How are AV makers addressing safety?


In September 2017, NHTSA issued Automated Driving Systems 2.0, which set out new guidance for the safe development and deployment of Level 3 to Level 5 automated vehicles. The guidance suggested companies developing AVs could submit Voluntary Safety Self-Assessments (VSSAs) to communicate to the public how they were addressing safety. So far, three AV makers have filed VSSAs with NHTSA: Waymo, Ford and GM. What trends can be discerned in these three companies?

From the VSSAs, it’s clear that these three manufacturers are taking a very similar path to introducing self-driving vehicles in the USA. Each company is testing a Level 4 vehicle capable of self-driving within a prescribed Operational Design Domain – in each casea geo-fenced area of a city with a detailed 3D map. Each company intends to introduce a driverless ride-hailing or ‘robo-taxi’ service that will operate within these geo-fenced areas within a few years – or perhaps a few months in the case of Waymo in Phoenix, Arizona.

None of the companies state any immediate plans to implement Level 5 vehicles, nor are they positioning for AV sales to individuals. They see the near-term market as fleet vehicles, with close operational and maintenance oversight from the implementing company. These vehicles won’t use highways in the early days, and will stick to city streets with speeds under 40mph (65km/h). And it’s likely that snowy northern climates will see robo-taxi service only after a substantial amount of operational experience accumulates in Sun Belt cities.

So what is unique about each company’s approach? Waymo is the only one of the three to outfit an existing vehicle, a Chrysler Pacifica, to become a self-driving car. This approach has helped Waymo become the real-world self-driving test leader, with more than eight million roadway miles driven. Both Ford and GM are designing new vehicles from the ground up to build their fleets, resulting in a slower accumulation of road test miles. They anticipate commercial introduction of their purpose-built self-driving vehicles in 2021.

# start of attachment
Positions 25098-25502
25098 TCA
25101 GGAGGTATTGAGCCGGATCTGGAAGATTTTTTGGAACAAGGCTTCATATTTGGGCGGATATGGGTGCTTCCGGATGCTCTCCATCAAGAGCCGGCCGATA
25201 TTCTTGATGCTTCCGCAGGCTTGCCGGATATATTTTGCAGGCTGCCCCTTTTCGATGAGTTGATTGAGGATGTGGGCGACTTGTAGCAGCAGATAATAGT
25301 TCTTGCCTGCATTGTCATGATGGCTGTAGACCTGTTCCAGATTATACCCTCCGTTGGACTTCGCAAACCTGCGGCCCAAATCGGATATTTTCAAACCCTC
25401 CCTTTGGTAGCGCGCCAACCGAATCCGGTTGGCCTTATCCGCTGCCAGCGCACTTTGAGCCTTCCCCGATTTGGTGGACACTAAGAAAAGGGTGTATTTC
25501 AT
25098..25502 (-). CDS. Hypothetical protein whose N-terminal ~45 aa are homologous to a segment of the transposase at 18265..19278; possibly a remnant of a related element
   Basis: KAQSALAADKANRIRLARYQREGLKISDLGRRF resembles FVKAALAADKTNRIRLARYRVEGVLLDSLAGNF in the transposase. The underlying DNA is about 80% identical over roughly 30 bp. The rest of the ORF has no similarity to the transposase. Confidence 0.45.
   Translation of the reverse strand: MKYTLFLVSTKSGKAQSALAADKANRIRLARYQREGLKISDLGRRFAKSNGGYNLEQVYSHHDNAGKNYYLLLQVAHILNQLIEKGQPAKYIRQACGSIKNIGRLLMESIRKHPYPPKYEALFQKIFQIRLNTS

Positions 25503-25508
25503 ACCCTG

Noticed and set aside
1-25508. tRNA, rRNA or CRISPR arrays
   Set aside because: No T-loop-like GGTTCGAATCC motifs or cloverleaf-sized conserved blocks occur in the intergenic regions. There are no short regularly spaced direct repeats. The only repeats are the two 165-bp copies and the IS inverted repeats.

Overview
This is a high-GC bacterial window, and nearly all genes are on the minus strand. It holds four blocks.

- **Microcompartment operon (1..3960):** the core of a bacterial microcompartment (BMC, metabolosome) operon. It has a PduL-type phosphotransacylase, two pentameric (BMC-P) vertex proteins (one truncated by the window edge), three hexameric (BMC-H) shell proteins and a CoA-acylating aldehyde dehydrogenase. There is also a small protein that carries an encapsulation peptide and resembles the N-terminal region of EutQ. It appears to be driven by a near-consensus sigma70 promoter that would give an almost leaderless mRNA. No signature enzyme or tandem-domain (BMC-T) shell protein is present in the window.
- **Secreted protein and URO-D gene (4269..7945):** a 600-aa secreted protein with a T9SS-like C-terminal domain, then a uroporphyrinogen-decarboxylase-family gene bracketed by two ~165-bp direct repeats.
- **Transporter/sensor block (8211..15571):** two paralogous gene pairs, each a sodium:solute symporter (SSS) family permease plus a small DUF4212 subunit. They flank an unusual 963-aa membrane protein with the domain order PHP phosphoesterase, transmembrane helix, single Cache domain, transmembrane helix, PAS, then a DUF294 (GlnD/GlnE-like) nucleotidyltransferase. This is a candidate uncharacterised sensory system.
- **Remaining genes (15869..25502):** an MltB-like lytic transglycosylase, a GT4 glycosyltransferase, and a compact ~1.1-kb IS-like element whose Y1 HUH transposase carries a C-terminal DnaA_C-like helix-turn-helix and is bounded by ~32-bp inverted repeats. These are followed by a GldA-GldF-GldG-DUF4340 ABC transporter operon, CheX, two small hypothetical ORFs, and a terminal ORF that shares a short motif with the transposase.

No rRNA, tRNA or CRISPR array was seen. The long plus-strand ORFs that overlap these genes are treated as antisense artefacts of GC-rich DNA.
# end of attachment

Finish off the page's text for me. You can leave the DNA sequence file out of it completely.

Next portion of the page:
Ford’s unique approach includes the transportation not only of people, but also of goods. Ford has developed partnerships with several consumer companies, such as Domino’s, and sees a large market for on-demand goods delivery. While all three companies discuss safety operator training for its test vehicles, Ford presents its safety operator training extensively. Clearly these three companies understand the importance of protecting public safety and building consumer trust during their public vehicle test programs.

GM articulates several unique aspects of its self-driving vehicle program. It is dedicated to the development of an electric vehicle for self-driving fleets. It is also ready to build vehicles with no human controls and has petitioned NHTSA for an exemption to the Federal Motor Vehicle Safety Standards to allow production of these vehicles. Another goal unique to GM is congestion reduction through the introduction of self-driving vehicles – although the GM assessment does not present a rationale of how that would happen. Lastly, the GM assessment highlights its road testing in the challenging San Francisco roadway environment.

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